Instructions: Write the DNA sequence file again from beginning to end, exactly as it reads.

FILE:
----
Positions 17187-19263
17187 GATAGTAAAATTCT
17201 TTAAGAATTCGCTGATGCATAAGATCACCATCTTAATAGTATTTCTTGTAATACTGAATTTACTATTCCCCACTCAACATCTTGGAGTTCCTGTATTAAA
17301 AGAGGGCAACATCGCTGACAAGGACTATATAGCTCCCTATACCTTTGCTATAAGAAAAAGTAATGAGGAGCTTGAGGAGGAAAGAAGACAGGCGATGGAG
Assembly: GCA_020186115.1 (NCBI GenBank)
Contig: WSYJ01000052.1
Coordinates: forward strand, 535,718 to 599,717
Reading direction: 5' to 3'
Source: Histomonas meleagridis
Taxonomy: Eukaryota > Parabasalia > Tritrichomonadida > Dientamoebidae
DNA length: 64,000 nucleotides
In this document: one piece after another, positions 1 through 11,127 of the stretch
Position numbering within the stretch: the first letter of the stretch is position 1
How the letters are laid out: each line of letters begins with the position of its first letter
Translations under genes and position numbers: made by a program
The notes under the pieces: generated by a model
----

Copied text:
Positions 17187-19263
17187 GATAGTAAAATTCT
17201 TTAAGAATTCGCTGATGCATAAGATCACCATCTTAATAGTATTTCTTGTAATACTGAATTTACTATTCCCCACTCAACATCTTGGAGTTCCTGTATTAAA
17301 AGAGGGCAACATCGCTGACAAGGACTATATAGCTCCCTATACCTTTGCTATAAGAAAAAGTAATGAGGAGCTTGAGGAGGAAAGAAGACAGGCGATGGAG
Assembly: GCA_020186115.1 (NCBI GenBank)
Contig: WSYJ01000052.1
Coordinates: forward strand, 535,718 to 599,717
Reading direction: 5' to 3'
Source: Histomonas meleagridis
Taxonomy: Eukaryota > Parabasalia > Tritrichomonadida > Dientamoebidae
DNA length: 64,000 nucleotides
In this document: one piece after another, positions 1 through 11,127 of the stretch
Position numbering within the stretch: the first letter of the stretch is position 1
How the letters are laid out: each line of letters begins with the position of its first letter
Translations under genes and position numbers: made by a program
The notes under the pieces: generated by a model